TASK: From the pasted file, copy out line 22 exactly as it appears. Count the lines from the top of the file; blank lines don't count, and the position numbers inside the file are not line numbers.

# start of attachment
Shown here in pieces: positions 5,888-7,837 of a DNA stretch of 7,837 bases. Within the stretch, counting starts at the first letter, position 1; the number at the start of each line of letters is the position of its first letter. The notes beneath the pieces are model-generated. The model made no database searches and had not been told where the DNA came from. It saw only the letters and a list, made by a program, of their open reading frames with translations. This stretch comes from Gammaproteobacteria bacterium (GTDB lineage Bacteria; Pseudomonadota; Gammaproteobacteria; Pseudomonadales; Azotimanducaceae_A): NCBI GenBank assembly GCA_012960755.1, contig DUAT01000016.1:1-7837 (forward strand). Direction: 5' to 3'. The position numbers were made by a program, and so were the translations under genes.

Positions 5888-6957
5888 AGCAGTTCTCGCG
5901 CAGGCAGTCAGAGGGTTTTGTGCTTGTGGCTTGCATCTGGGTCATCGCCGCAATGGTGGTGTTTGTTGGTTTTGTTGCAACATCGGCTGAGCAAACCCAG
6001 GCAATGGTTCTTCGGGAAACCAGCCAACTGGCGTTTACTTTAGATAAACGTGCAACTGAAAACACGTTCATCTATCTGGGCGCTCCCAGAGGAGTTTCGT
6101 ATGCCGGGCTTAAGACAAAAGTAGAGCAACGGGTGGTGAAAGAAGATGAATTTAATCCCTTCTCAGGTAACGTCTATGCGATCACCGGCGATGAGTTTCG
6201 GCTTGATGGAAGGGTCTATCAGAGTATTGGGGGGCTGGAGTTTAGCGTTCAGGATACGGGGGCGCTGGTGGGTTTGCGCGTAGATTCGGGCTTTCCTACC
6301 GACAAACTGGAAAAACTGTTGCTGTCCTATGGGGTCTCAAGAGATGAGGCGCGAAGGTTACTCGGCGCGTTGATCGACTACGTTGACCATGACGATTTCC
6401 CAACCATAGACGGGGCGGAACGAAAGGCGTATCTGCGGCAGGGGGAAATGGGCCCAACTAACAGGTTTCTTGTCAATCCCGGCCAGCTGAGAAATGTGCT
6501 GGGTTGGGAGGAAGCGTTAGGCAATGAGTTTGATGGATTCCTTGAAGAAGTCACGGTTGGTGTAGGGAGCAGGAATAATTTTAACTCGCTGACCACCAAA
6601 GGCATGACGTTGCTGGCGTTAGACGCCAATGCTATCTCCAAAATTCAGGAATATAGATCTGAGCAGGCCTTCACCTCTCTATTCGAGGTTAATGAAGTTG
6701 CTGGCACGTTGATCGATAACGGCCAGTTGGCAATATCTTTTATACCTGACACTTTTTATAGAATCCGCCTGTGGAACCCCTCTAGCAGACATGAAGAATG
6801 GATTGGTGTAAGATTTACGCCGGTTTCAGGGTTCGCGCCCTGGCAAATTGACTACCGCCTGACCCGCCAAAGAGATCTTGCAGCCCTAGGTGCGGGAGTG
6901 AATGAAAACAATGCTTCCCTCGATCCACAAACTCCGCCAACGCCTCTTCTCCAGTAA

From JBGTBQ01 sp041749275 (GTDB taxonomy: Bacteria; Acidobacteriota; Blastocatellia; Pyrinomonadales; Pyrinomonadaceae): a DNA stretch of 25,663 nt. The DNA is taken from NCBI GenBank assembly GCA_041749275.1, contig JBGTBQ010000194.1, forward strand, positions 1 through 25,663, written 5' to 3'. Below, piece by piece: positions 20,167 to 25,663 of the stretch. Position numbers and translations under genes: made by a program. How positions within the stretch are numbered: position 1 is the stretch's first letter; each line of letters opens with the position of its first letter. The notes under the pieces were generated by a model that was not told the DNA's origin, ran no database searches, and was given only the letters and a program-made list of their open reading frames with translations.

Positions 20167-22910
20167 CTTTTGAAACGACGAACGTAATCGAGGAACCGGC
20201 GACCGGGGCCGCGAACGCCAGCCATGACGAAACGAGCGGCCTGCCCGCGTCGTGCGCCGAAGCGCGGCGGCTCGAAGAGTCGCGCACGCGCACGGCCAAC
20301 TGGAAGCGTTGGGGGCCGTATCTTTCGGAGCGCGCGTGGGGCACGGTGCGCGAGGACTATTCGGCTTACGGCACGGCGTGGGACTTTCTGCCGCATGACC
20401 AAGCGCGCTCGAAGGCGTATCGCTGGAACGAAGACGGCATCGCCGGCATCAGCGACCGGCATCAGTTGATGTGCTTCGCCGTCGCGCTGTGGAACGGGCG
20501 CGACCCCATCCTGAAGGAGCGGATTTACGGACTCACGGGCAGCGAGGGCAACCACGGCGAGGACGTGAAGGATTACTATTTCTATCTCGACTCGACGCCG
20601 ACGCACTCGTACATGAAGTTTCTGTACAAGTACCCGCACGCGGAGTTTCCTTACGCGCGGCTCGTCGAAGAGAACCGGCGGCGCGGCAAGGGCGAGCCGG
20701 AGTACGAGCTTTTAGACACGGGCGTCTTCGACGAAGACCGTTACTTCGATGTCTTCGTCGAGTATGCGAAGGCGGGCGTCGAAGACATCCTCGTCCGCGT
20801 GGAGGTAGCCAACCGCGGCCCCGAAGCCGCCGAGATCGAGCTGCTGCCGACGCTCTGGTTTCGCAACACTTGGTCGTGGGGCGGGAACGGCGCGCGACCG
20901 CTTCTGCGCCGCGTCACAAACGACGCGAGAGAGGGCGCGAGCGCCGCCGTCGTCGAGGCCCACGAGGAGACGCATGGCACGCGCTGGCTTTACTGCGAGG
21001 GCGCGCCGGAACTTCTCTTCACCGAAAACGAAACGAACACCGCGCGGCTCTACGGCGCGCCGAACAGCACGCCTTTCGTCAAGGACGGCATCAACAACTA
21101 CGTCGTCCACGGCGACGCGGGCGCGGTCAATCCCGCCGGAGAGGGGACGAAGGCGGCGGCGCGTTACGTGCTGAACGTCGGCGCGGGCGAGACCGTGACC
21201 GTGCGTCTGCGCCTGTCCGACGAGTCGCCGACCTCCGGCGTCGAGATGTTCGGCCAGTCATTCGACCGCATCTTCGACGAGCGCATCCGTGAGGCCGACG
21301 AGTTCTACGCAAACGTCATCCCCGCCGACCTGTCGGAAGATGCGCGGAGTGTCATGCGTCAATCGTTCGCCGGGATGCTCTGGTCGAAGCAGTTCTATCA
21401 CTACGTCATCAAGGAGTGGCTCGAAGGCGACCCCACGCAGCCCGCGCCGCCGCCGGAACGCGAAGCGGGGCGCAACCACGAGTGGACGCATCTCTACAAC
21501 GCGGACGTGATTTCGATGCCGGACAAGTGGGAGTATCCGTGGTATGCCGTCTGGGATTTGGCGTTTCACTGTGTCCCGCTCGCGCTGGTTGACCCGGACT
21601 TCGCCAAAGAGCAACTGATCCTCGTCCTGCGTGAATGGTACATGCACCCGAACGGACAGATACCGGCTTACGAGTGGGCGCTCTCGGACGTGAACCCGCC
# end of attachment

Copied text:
20601 ACGCACTCGTACATGAAGTTTCTGTACAAGTACCCGCACGCGGAGTTTCCTTACGCGCGGCTCGTCGAAGAGAACCGGCGGCGCGGCAAGGGCGAGCCGG